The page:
The government will require an additional Sh11.4 billion to address food shortage and the attendant rise of malnutrition across the country.
This emerged on Sunday as the full impact of the drought came to the fore.
In his weekly media briefing, State House Spokesman Manoah Esipisu said the shortage of rainfall has necessitated further financial input to assist the three million Kenyans affected by drought.
“The nutrition situation is extremely critical, with acute malnutrition levels of above 30 per cent in Turkana, Turkana North, Mandera, Marsabit and North Horr. In addition, critical levels of malnutrition are recorded in Baringo East, Isiolo, and the rest of Turkana,” he said. The revelations come two weeks after the President declared drought a national disaster.
The findings on malnutrition mean that the government must respond fast since insufficient nutrients in children can affect their future growth and alertness.
According to United Nations International Children’s Fund (Unicef), malnutrition can permanently hinder a child from growing up normally. In Kenya, Unicef says that 337,292 children under five years require treatment for moderate acute malnutrition while another 75,300 are severely malnourished.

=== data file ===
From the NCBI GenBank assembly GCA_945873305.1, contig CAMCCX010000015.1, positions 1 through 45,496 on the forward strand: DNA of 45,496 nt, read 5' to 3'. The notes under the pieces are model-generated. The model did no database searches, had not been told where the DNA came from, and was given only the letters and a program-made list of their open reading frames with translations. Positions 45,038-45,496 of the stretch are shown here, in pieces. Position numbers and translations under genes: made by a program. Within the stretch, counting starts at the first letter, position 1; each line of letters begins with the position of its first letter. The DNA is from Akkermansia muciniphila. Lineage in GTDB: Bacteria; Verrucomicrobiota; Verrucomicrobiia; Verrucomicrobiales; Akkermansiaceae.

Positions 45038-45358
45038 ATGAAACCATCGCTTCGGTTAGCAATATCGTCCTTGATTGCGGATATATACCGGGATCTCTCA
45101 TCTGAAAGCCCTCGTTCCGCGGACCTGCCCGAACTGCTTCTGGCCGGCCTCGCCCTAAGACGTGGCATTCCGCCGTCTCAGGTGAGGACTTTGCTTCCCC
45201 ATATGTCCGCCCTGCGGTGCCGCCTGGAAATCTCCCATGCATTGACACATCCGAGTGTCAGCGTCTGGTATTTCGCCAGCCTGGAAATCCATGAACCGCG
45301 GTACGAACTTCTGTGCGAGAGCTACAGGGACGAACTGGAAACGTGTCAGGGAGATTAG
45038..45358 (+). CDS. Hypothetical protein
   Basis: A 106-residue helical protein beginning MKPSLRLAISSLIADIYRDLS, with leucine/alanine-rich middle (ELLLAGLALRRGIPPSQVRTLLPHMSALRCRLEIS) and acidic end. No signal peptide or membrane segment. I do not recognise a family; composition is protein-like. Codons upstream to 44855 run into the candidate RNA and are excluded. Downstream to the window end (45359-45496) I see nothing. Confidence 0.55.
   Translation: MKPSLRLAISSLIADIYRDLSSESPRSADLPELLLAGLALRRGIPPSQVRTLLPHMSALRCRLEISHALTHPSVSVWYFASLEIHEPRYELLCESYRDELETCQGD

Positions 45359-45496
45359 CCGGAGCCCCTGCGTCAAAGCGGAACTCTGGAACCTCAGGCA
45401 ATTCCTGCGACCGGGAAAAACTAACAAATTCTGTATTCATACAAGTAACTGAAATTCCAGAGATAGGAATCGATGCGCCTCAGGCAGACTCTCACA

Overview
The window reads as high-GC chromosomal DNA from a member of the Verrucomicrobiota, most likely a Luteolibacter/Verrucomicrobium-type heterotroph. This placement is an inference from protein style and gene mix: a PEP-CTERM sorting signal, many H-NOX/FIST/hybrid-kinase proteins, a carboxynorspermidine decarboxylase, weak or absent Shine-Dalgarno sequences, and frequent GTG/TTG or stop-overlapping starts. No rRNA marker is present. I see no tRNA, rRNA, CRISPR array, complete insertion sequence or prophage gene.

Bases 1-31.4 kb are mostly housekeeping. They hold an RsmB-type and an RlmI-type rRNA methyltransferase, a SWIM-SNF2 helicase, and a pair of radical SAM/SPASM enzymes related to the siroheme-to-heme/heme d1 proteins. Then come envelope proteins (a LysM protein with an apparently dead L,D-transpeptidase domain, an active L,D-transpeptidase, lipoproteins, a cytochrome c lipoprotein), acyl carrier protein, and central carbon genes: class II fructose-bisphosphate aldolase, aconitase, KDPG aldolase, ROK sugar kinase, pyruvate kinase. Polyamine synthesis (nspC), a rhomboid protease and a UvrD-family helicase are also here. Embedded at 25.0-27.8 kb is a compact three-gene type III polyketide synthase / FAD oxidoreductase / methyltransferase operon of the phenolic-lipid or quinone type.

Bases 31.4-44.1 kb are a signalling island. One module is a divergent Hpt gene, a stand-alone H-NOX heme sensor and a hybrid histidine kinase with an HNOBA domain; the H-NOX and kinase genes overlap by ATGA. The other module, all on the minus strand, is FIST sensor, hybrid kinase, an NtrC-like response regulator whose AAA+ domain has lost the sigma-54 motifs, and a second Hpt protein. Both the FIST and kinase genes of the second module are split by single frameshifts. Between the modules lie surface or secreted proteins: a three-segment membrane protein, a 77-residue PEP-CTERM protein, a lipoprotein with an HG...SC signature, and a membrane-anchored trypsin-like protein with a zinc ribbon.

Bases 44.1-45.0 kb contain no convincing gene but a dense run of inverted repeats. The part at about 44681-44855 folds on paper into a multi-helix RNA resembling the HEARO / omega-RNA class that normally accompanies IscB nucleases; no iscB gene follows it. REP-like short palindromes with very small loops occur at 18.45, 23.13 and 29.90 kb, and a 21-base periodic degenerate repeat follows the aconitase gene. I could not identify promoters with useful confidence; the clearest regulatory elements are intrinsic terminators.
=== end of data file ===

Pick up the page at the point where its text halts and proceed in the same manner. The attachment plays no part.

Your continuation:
The additional financial requirement means that the government has revised its estimates for the relief programme which the Ministry of Devolution had earlier said should go on to August, costing an additional Sh9 billion from April.
Already, the government says it has spent Sh5.4 billion to address drought between November last year and January. The ministry said it would require Sh11.6 billion to cover February to April and a further Sh7.1 billion to extend the relief efforts to August.
But it has only allocated Sh7.3 billion for the remaining phases, meaning it may need assistance of an additional Sh11.4 billion from donors.
The government hopes that by declaring the drought a national disaster, it will mobilise corporates and donors to help meet the financial obligation.